It’s not long to go now until our exhibition for the Chorlton Arts Festival! A big thank you to everyone who entered work to be exhibited – we’ll be in touch shortly with more details and to arrange payment for the frames from anyone who hasn’t already done so. In the meantime, we hope you enjoy another mini art tutorial – this week, we’re looking at the role the pose plays in composition.
You’d be forgiven for thinking that all of the skill of a well-executed portrait is in the hands of the artist. However, the posture and stance of the model plays a key role in creating a balanced and pleasing piece. One of the most widely used poses in classical art is known as Contrapposto.
Contrapposto is an Italian term meaning ‘counterpose’. It’s used in the visual arts to describe a human figure standing with most of its weight on one foot so that the shoulders and arms twist off-axis from the hips and legs. This gives the figure a more dynamic, or alternatively relaxed appearance. It can also be used to refer to multiple figures which are in counter-pose (or opposite pose) to one another. The leg that carries the weight of the body is known as the engaged leg, the relaxed leg is known as the free leg.
Contrapposto can be seen in a number of classical paintings and sculptures, most famously in Michelangelo’s David. The first known usage was c. 480 BC in an ancient Greek statue from the early classical period. The pose was revived during the Renaissance by Italian artists including Da Vinci, Donatello and Raphael.
From this basis, artists began to explore how poses can communicate a variety of emotions and attitudes. The next time you sketch a model, have a think about what their pose may be expressing and how you can capture that with your treatment of the scene.
As ever, here is a selection of your sketches from last class for you to enjoy; hope to see you next time!
As if you needed reminding, it’s your last chance to enter your work in our exhibition for the Chorlton Arts Festival! Simply bring your piece in to the class on 30th April to enter it, either framed or unframed. If you bring it unframed, we can supply the frame – please ask for prices of frames.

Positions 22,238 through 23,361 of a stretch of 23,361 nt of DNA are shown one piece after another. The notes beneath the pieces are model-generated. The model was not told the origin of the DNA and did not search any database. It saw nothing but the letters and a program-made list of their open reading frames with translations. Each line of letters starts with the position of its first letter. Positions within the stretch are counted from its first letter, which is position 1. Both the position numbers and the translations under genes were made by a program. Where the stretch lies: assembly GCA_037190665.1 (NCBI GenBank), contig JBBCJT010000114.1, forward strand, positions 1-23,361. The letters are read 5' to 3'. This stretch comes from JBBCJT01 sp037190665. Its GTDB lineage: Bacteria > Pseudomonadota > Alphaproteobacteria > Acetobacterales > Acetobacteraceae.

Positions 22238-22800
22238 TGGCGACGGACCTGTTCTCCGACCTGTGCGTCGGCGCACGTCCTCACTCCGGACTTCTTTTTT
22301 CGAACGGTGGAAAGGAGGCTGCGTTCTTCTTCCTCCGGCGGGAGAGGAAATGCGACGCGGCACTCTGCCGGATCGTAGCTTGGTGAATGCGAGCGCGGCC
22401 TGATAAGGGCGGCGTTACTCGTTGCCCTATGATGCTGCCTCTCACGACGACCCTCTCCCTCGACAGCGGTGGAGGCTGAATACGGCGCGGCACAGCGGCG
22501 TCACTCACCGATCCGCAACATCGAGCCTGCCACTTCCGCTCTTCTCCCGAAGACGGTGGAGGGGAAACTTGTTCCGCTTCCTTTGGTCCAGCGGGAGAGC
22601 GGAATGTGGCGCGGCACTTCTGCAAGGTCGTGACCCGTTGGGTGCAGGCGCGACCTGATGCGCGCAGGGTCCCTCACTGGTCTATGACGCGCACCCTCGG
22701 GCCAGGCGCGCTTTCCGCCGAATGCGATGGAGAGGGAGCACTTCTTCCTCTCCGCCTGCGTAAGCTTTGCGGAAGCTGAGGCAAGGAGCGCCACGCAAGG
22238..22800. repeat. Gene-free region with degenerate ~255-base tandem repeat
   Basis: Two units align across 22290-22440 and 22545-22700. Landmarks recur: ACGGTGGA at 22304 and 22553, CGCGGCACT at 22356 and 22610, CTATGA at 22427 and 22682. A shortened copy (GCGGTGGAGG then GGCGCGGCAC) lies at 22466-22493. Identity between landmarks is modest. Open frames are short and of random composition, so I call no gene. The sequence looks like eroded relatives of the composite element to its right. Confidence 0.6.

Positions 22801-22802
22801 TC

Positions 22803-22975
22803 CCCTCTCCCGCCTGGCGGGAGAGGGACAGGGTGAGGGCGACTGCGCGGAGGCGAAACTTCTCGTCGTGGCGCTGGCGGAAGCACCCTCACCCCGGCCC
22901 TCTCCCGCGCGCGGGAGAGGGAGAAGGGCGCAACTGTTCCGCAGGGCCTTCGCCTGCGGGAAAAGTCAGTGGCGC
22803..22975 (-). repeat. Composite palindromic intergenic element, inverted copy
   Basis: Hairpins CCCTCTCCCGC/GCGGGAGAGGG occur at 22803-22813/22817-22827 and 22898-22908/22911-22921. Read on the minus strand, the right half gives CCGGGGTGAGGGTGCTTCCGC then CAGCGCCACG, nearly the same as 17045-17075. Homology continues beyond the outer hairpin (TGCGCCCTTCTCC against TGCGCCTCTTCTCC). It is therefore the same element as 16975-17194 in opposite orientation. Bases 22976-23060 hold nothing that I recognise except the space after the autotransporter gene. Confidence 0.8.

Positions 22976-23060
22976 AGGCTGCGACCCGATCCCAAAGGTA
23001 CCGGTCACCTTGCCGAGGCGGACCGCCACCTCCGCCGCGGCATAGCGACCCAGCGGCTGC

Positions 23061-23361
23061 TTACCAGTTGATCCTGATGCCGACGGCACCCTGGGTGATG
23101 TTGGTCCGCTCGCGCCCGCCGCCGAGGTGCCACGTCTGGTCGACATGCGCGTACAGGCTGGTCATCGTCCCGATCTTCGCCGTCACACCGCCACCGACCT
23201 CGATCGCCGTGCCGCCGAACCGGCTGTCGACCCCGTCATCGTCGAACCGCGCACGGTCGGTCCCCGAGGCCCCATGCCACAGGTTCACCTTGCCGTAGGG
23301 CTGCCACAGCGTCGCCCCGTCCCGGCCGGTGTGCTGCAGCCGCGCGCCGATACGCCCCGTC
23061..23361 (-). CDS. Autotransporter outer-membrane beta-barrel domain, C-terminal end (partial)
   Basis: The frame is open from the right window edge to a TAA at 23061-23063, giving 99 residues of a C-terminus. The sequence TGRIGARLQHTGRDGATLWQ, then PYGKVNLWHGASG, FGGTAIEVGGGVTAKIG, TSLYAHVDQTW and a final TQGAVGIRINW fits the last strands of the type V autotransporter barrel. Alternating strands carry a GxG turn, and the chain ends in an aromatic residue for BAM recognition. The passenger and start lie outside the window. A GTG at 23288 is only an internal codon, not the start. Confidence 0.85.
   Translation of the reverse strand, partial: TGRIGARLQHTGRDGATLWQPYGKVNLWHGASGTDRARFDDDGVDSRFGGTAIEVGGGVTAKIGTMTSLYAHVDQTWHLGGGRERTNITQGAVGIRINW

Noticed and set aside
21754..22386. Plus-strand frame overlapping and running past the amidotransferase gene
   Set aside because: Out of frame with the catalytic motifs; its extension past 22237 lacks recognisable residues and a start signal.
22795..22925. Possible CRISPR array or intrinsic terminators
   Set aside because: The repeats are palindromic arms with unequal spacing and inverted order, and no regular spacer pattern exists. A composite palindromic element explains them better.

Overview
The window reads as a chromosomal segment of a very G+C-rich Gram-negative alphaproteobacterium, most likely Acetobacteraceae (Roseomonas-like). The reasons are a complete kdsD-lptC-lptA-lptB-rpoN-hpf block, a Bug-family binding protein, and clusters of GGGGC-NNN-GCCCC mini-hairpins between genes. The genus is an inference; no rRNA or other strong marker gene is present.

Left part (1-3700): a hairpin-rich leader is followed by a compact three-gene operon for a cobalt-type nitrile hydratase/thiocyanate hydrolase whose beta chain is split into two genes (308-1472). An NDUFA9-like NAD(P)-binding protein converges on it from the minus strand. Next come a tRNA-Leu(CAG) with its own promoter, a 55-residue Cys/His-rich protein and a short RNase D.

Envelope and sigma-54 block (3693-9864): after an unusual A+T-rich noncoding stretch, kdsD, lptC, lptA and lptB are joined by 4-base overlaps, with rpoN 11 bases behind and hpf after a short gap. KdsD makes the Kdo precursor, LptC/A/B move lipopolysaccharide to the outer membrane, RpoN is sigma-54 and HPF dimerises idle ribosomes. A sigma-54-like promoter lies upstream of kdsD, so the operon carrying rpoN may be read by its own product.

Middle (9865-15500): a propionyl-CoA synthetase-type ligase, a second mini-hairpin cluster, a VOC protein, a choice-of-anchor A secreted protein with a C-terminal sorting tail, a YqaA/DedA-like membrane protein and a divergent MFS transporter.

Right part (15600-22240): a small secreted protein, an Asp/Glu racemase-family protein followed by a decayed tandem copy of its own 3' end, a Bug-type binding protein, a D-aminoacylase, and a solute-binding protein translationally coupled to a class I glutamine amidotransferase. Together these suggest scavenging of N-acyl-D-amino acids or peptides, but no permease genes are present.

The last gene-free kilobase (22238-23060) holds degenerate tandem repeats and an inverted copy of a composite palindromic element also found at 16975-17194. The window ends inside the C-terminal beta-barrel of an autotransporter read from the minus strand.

Well, the sun has finally shown its face in Manchester, hope you’re all making the most of the rays! In fact, we’ve been inspired by the weather to post a quick tutorial on light and shadow – hope you find this useful.
Understanding how forms behave in different light conditions can help you achieve added realism in your work. Light striking a geometric solid such as a sphere or a cube creates an orderly and predictable series of tones. Learning to identify these tones and to place them in their proper relationship is one of the keys to achieving a look of solidity. The ‘form principle’ is the analysis of nature in terms of geometrical solids, which can be rendered according to laws of tonal contrast.
The two photographs of the sphere show two classic lighting conditions: direct sunlight and overcast light. Each has a different set of tonal steps from light to shadow, known as modelling factors. In the direct sunlight, there’s a strong division of light and shade. The light side includes the light and dark halftones, the centre light, and the highlight.
The terminator, or ‘bedbug line’, is the area where the form transitions from light into shadow. It occurs where the light rays from the source are tangent to the edge of the form. If it’s a soft, indirect light, the transition from light to shadow at the terminator will be more gradual. The form shadow begins just beyond the terminator.